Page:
Supplementation with Saccharomyces boulardii ameliorates hypoxia/reoxygenation-induced necrotizing enterocolitis in young mice


AKISU M. , Baka M. , YALAZ M. , HUSEYINOV A., KULTURSAY N.

EUROPEAN JOURNAL OF PEDIATRIC SURGERY, cilt.13, ss.319-323, 2003 (SCI İndekslerine Giren Dergi) identifier identifier identifier

  • Cilt numarası: 13 Konu: 5
  • Basım Tarihi: 2003
  • Doi Numarası: 10.1055/s-2003-43580
  • Dergi Adı: EUROPEAN JOURNAL OF PEDIATRIC SURGERY
  • Sayfa Sayıları: ss.319-323

Özet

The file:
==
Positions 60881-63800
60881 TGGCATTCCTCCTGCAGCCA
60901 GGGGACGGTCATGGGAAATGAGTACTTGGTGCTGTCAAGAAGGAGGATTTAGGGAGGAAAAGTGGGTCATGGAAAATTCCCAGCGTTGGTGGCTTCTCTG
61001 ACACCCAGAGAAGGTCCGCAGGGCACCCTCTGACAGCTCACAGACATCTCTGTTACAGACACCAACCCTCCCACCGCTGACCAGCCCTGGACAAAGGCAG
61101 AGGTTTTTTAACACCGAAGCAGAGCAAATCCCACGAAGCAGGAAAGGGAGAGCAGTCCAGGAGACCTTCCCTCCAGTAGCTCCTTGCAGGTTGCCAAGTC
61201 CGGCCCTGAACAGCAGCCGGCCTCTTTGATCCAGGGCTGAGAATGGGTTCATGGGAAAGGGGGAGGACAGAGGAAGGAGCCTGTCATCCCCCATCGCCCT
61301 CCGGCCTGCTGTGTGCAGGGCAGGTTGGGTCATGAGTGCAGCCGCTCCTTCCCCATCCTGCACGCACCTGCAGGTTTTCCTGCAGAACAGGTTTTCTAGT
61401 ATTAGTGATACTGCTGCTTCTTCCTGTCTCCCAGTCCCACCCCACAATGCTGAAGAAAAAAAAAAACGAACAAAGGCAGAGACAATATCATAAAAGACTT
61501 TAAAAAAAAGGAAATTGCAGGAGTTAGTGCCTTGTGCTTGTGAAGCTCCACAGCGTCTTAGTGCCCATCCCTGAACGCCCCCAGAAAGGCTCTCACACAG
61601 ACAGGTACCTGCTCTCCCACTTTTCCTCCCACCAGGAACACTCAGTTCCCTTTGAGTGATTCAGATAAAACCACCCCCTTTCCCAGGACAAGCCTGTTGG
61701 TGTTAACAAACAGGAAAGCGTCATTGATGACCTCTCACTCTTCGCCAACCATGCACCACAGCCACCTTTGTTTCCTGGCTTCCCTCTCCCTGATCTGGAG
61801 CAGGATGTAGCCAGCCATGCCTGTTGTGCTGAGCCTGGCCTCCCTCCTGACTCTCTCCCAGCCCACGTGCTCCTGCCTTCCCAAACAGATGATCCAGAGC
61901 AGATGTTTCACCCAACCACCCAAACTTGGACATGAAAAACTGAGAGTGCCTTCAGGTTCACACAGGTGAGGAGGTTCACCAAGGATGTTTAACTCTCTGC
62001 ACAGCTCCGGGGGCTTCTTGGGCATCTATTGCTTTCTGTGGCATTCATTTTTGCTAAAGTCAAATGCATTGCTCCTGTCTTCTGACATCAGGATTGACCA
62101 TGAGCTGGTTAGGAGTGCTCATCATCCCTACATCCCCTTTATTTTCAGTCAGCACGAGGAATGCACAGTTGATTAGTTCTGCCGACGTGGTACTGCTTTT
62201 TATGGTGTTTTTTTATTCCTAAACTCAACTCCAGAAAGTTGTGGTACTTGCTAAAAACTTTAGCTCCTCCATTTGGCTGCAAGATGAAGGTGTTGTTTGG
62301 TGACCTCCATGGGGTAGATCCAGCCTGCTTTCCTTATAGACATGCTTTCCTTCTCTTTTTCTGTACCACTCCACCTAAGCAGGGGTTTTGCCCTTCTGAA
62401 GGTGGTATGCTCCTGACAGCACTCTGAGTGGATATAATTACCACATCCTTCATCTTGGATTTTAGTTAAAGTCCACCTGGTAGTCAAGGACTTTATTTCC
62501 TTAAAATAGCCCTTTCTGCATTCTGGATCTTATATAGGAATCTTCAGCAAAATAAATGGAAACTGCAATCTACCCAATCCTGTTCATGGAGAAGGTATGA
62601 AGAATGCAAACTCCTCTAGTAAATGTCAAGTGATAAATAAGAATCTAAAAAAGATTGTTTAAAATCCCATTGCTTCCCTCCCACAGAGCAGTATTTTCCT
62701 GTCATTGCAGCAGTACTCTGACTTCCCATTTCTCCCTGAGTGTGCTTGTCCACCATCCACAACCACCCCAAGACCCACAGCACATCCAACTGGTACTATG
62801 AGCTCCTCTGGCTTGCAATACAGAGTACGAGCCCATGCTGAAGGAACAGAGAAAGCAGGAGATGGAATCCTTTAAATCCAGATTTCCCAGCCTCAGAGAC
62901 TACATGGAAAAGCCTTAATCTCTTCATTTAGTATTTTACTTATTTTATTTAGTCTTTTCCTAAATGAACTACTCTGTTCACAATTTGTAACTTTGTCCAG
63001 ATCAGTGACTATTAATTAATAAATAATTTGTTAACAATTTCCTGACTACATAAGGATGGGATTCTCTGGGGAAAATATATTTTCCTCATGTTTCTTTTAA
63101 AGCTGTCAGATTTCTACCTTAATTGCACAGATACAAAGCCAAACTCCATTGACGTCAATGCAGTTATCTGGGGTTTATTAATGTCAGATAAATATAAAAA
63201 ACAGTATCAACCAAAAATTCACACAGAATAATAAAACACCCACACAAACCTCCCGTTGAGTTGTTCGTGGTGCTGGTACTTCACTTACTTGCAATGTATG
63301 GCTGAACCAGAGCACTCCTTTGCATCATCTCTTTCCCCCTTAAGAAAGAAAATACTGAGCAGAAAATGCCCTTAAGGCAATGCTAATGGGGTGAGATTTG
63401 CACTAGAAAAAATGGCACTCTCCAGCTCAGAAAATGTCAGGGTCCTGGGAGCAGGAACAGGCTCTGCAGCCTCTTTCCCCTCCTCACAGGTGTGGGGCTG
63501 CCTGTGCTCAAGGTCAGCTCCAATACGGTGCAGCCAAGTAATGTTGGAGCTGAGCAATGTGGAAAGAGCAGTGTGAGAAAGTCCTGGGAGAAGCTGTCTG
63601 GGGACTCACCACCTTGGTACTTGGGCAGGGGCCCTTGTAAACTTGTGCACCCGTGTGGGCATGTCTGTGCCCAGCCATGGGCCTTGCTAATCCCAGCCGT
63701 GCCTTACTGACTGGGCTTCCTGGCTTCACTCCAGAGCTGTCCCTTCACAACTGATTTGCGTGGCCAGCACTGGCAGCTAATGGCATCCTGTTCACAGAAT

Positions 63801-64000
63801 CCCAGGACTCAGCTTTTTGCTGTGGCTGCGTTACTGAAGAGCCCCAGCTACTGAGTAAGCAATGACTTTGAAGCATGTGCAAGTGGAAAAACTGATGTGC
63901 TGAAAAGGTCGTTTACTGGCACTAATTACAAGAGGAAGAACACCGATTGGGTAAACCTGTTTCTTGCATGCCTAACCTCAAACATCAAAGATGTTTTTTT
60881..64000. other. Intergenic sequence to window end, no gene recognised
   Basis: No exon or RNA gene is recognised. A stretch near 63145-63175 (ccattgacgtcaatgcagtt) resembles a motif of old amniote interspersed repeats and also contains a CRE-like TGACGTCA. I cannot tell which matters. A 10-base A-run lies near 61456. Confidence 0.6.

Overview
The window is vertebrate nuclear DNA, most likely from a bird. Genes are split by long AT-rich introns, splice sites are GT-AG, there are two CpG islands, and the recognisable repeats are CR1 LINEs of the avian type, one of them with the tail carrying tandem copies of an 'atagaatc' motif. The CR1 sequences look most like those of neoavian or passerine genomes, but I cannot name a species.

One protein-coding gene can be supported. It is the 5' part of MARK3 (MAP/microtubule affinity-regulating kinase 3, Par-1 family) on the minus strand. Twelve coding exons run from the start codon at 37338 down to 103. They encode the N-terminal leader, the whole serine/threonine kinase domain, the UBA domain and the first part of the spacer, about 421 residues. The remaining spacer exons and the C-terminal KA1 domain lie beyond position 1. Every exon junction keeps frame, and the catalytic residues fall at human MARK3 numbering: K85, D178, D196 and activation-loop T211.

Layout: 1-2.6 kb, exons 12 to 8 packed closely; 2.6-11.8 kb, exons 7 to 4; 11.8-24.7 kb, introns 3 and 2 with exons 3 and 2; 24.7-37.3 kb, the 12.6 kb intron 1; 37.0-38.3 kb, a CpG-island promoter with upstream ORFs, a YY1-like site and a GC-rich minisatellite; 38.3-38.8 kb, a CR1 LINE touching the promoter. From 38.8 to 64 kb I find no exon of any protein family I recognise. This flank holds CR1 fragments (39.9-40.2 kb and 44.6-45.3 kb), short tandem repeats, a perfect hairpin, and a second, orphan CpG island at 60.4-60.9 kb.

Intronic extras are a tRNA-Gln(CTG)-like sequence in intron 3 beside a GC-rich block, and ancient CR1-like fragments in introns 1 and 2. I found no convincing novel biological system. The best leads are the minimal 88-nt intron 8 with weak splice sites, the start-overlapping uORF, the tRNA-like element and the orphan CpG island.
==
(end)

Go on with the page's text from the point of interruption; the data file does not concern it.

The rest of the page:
Intestinal bacterial proliferation is an important aspect of gastrointestinal injury in neonatal necrotizing enterocolitis (NEC). In the present investigation, we examined the protective action of oral supplementation with Saccharomyces boulardii (S. boulardii), non-pathogen probiotic yeast, against hypoxia-reoxygenation (H/R)-induced NEC in young mice. Young mice were divided into three groups; Group 1 mice (untreated) were subjected only to hypoxia-reoxygenation; Group 2 mice were subjected to hypoxia-reoxygenation and were then given Iyophilized S. boulardii (10 mg suspended in 0.5 ml saline) twice a day by orogastric intubation for 10 days. Group 3 mice served as controls. Hypoxia was induced by placing young mice in a 100% CO2 chamber for 5 min. After hypoxia, the young mice were reoxygenated for 10 min with 100% oxygen. We examined the intestinal lesions by light microscopy and measured intestinal generation of PAF and TNF-alpha in the H/R-induced model of NEC. In the probiotic group, NEC-induced intestinal tissue damage was greatly attenuated, with necrosis partially limited to the mucosa. Both intestinal tissue PAF and TNF-alpha concentrations were significantly higher in the untreated group than in controls (p < 0.001). S. boulardii-supplemented young mice showed a significant decrease in intestinal generation of PAF compared with untreated young mice (p < 0.05). On the other hand, no significant difference was observed in the intestinal concentration of TNF-alpha between untreated and probiotic groups (p > 0.05). The present study suggests that hypoxia/reoxygenation plays an important role in the pathogenesis of NEC and supports hypothesis that especially PAF and TNF-alpha are involved in the pathophysiological mechanism of H/R-induced NEC. This study also demonstrates that dietary supplementation with S. boulardii ameliorates the histologic evidence of H/R-induced intestinal injury. Based on these findings, the beneficial effects of probiotic S. boulardii in this model of NEC are mediated via mechanisms inhibiting intestinal proinflammatory mediator release.